Tom Sweeney

It's a coming of age tale….

Losing your top performers…

Posted by sweens on August 26, 2009

Losing one of your top performers is always a tough process for any organization to handle.  I think we all know that from time to time an organization can come across a unique employee who will go that extra mile for the company and always has the desire to better themselves and improve their performance for the company.  This person should be recognized by the manager or company and treated accordingly, because when they leave, they are tough to replace.

 I mention this because my organization is losing a team member who is one of those unique employees.  When I first came into the industry, he was open with sharing his knowledge with me and helped me learn the industry and understand what it is he did and why his role was so important.  As he moves on to a new opportunity, I have been tasked with recruiting his replacement and I quickly realize that finding this replacement will be no easy task. 

 This situation though has gotten me thinking of just how important this type of employee is.  Naturally when you are building a team you do not want to put a bunch of people with the same personalities or work habits together or else you will likely have personality conflicts.  But this top performer should be ‘protected’ and valued.  During the slow economy and a slow summer (at least in IT recruiting) any organization needs to show these top performers that they are valued because these performers are what the organization is going to need in order to climb out of the recession and gain some of the ground they have lost.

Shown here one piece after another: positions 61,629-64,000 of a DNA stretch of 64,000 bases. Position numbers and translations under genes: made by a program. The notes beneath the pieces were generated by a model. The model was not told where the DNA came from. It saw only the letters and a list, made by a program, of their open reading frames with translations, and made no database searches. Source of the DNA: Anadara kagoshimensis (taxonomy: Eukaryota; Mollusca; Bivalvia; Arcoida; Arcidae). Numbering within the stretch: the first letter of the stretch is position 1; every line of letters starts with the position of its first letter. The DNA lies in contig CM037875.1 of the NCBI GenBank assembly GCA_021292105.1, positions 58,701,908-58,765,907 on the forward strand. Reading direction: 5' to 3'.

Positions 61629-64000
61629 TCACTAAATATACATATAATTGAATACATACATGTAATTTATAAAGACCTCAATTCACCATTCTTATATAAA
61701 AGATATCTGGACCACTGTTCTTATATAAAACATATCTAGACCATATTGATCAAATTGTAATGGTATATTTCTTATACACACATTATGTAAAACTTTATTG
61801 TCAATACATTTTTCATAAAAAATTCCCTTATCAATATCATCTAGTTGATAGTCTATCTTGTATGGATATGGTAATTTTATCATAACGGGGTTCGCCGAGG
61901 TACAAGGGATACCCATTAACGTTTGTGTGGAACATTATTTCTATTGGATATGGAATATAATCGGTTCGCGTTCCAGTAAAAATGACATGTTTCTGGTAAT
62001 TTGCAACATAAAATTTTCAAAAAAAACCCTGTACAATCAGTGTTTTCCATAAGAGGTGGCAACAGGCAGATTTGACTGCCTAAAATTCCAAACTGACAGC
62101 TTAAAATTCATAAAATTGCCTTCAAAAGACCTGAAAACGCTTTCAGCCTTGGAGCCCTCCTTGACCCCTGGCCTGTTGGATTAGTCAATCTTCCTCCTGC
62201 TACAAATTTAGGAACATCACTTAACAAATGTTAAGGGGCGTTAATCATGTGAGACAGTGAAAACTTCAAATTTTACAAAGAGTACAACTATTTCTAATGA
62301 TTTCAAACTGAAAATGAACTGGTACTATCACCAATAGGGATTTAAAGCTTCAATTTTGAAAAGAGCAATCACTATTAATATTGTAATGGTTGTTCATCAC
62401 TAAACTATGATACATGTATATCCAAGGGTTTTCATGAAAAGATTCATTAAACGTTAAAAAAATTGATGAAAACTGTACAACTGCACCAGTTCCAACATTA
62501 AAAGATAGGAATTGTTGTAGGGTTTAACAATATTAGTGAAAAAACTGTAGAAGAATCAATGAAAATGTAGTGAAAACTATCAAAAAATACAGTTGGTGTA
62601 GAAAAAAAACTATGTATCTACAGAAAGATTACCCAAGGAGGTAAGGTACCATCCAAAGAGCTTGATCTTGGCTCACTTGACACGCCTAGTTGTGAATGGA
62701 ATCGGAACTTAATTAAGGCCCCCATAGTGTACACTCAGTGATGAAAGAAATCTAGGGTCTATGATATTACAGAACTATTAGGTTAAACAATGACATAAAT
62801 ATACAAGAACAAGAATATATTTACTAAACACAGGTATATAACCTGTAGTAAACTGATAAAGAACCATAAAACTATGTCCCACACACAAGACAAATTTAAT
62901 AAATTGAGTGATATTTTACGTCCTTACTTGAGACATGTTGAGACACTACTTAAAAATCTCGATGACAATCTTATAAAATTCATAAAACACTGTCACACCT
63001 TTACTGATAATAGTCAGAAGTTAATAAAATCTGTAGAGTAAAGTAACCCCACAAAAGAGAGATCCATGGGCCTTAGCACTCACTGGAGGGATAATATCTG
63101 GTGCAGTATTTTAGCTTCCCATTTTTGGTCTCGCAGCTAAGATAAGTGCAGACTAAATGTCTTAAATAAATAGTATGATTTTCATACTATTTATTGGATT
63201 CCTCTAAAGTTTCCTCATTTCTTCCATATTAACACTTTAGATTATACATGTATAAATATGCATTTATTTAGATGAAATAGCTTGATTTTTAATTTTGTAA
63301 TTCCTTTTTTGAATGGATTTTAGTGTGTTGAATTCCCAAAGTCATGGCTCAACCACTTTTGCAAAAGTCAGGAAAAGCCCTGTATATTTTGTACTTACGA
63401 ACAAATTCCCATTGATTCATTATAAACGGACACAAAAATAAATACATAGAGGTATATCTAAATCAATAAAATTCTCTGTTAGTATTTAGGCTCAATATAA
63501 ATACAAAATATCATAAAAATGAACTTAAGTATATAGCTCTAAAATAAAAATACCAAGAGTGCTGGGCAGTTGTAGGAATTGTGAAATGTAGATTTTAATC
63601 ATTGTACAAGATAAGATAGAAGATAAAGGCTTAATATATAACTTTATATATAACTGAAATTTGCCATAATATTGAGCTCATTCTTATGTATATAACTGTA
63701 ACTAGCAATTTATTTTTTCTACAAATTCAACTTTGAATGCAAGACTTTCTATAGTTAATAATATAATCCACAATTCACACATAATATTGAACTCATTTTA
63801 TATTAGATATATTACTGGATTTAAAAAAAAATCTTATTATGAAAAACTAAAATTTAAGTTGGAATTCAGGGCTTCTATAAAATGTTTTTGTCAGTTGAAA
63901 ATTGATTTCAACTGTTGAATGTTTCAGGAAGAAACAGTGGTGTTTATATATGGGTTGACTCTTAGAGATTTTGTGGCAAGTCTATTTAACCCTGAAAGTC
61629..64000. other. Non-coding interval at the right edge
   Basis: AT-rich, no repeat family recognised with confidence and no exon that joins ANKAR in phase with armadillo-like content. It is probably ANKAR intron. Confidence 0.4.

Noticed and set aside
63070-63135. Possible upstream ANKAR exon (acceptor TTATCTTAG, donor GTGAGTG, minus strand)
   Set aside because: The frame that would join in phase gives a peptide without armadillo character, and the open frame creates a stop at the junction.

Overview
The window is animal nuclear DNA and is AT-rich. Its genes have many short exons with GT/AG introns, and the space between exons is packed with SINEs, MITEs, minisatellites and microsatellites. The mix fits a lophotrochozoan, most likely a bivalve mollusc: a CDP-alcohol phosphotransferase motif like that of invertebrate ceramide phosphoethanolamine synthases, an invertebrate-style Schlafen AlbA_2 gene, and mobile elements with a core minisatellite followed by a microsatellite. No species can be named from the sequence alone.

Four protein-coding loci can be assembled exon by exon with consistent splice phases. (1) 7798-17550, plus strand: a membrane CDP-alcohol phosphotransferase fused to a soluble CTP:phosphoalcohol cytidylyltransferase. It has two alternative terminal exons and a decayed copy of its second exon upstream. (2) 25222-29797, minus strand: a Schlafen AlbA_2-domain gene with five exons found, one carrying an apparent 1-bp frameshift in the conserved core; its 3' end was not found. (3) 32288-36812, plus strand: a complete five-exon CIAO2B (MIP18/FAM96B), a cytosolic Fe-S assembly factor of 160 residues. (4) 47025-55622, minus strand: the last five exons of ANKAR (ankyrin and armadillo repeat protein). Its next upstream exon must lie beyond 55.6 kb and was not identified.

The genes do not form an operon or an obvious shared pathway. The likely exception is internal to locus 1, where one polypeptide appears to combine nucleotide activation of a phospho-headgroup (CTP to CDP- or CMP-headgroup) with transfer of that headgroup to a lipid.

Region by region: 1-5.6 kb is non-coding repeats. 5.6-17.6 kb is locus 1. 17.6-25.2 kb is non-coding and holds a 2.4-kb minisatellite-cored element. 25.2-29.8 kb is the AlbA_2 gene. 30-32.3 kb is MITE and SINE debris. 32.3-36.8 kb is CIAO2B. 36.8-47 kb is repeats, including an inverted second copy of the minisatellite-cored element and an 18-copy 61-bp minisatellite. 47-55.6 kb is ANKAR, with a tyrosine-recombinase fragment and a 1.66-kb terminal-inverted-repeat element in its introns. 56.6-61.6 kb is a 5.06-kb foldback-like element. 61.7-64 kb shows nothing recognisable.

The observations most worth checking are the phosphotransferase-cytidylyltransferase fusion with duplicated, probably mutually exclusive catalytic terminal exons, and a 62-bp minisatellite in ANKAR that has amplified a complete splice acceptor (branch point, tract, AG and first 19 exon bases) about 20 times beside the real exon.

Are companies protecting their top performers when they need to be or are they taking them for granted? 

 I would say this is a tough question because a lot of people probably think they are this type of employee and feel they are being taken for granted, but that may not be the view your employer has.  Regardless of the answer, I feel it is important for an employer to recognize the importance that a top performer has on the company and what the repercussions would be if they left. 

 Even during these current times, people are making changes all the time and if employers are not keeping up with the satisfaction of their employees and their top performers, they run the risk of taking these resources for granted and losing them at a time where they likely need them the most.


2 Responses to “Losing your top performers…”

  1. SC said

    Well said! I am just getting ready to go back to work after a year off on mat. leave – and I am appalled to learn how high the turnover rate has been at my office in the last 12 months. There were a few ‘top performers’ who were not treated well, and they have since left for greener pastures.

    I think its interesting in how top performers are treated in different organizations. In my organization I find the mentality is to try and hold onto a top performer at their immediate level, instead of promoting them and keeping them happy moving up the chain of command – while still benefiting the organization as a whole. Some managers/directors view it as a ‘loss’ for their immediate team and are reluctant to promote within because of the hole it will leave them in. I don’t think this sends the proper message to a top performer, as it says ‘your good but your not good enough to move up’, which from my experience is when the top performers start looking around for other work in other organizations.

    • Well said, SC. I used to be in an organization where about half the managers wanted their team members to ascend, and the other half clung to their top performers out of paranoid dread of what they would do without them.

      You can guess which managers were successful and had productive teams.

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